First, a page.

Future City Competition

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Future City Competition is a national competition in the United States that focuses on improving students' math, engineering, and science skills. The program is open to students in the 6th, 7th, and 8th grades who attend a public, private or home school.

The Future City Competition is an example of problem-based learning with computer simulation, in STEM (Science, Technology, Engineering, & Mathematics) education. The program asks 6th, 7th and 8th grade students from around the nation to team with engineer-volunteer mentors to create – first on computer and then in three-dimensional models – their visions of the city of tomorrow. A program of the DiscoverE organization, it has been operating since 1992 and currently serves over 40,000 students.[1]


The aim of the Future City Competition is to provide an exciting educational engineering program for sixth, seventh and eighth grade students that combines a stimulating engineering challenge with an inquiry-based application to present their vision of a city of the future.


The Future City Competition provides a platform for students to increase their:

  • Ability to work in teams,
  • Research and technical writing,
  • Oral presentation skills,
  • Application of coursework to practical problems,
  • An awareness of community and business issues on the local and global levels.

National Academic Content Standards[edit]

The Future City Competition components are strongly aligned with many national educational standards relating to STEM fields.

State Academic Content Standards[edit]

State Academic Standards are based on the National Academic Standards.

Team members represent their ideas and proposals in several ways:

  • Essay about the yearly theme (for example, the theme of the 2016–17 competition is the "Power of Public Space" where students are challenged to design a Future City that includes a distributed network of innovative, multi-use public spaces that serves their city's diverse population).[2]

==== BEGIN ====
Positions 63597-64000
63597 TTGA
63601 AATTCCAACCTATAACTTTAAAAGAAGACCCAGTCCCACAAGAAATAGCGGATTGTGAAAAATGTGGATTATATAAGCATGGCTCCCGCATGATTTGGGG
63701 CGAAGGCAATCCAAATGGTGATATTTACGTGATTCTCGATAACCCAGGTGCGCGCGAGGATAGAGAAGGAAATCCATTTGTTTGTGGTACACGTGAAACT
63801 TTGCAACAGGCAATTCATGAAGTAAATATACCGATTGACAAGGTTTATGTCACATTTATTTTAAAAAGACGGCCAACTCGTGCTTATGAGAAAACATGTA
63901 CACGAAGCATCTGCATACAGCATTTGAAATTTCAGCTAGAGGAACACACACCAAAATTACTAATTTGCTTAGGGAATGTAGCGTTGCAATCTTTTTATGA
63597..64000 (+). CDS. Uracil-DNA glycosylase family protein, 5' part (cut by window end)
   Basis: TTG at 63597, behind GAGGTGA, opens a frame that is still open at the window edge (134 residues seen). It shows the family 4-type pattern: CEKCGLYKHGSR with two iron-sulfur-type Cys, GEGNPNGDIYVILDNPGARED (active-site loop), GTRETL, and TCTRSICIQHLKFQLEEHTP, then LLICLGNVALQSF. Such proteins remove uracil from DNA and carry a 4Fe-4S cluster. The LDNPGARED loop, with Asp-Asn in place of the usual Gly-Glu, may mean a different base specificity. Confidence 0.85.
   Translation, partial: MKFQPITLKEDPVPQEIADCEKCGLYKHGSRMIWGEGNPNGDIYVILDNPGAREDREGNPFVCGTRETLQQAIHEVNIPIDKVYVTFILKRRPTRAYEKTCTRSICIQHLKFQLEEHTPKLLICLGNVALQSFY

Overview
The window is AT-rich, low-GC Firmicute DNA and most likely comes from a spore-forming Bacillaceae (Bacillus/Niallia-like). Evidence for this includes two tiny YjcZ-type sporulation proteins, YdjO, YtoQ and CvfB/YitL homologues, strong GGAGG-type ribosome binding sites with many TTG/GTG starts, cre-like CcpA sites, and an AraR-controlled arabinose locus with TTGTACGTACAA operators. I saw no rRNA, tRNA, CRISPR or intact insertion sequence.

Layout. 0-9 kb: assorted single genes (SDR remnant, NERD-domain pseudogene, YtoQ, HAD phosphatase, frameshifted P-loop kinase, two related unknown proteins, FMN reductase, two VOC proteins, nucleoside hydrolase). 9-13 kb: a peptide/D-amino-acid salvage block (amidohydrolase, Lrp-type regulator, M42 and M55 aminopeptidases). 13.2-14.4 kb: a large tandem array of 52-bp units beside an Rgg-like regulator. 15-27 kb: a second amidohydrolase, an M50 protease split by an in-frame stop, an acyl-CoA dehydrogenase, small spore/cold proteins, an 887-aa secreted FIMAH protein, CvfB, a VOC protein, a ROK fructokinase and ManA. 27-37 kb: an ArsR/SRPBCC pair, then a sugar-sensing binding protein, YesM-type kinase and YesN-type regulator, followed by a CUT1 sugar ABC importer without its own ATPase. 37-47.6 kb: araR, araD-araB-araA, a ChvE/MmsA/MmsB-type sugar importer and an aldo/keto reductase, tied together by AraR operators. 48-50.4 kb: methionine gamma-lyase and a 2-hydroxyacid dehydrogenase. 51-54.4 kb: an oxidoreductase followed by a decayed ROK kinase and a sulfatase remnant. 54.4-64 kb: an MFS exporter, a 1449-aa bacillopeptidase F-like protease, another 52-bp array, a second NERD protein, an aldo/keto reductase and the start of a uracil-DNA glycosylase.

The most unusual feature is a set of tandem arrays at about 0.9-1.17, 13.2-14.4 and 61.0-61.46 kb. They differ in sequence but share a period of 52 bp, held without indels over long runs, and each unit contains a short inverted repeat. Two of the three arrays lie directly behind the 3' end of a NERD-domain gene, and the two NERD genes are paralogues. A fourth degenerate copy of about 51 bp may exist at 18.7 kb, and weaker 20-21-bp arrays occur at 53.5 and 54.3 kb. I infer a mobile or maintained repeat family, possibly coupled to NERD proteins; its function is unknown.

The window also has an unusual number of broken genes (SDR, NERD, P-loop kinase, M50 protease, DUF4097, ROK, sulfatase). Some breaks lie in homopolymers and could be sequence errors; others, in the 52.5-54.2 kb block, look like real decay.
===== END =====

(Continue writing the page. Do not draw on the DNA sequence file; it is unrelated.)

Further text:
• A City Narrative discussing their city's attributes, features, and main concepts.
  • A Physical Model to show a physical representation of their city. The model is to consist of as many recycled materials as possible, and must cost less than 100 dollars.
  • Computer Design using Sim City software.
  • Presentation to describe their city to the judges on the day of the competition.

Awards and prizes[edit]

Teams that win their Regional Competitions advance to the National Finals. Teams competing at the National Finals have the opportunity to win the following prizes:

2006–2007 National Competition[3][edit]

Theme: Fuel Cells

  • 1st Place: St. Thomas More School – Louisiana
  • 2nd Place: Nevada Christian Home School – Nevada (Northern)
  • 3rd Place: Helen Keller Middle School – Michigan

2007–2008 National Competition[3][edit]

Theme: Urban Disasters

  • 1st Place: Heritage Middle School – Westerville, Ohio
  • 2nd Place: Farnsworth Middle School – New York Albany
  • 3rd Place: Our Lady Help of Christians School – Philadelphia

2008–2009 National Competition[3][edit]

Theme: Water

  • 1st Place: Bexley Middle School – Ohio
  • 2nd Place: St. Thomas More – Louisiana
  • 3rd Place: St. Thomas the Apostle – Florida (South)

2009–2010 National Competition[3][edit]

  • 1st Place: Davidson IB Middle School – North Carolina
  • 2nd Place: Valley Middle School – New Jersey
  • 3rd Place: Northern Nevada Home School – Nevada (Northern)

2013–2014 National Competition[3][edit]

Theme: Tomorrow's Transit

  • 1st Place: St. John Lutheran School – Michigan
  • 2nd Place: Valley Middle School – New Jersey
  • 3rd Place: HEAR Rockwall Homeschool – Texas (North)

2014–2015 National Competition[3][edit]

Theme: Feeding Future Cities

  • 1st Place: St. John Lutheran School – Michigan
  • 2nd Place: West Ridge Middle School – Austin, Texas
  • 3rd Place: Academy for Science and Foreign Language – Huntsville, Alabama

2015–2016 National Competition[3][edit]

Theme: Waste Not, Want Not

  • 1st Place: Academy for Science and Foreign Language – Huntsville, Alabama
  • 2nd Place: Harbor View Academy – Texas (North)
  • 3rd Place: St. John Lutheran School – Michigan


  1. ^ http://futurecity.org/page/our-impact
  2. ^ http://futurecity.org/resource/2016-2017-program-handbook
  3. ^ a b c d e f g "Future City Competition". futurecity.org. Retrieved 2017-02-19.

External links[edit]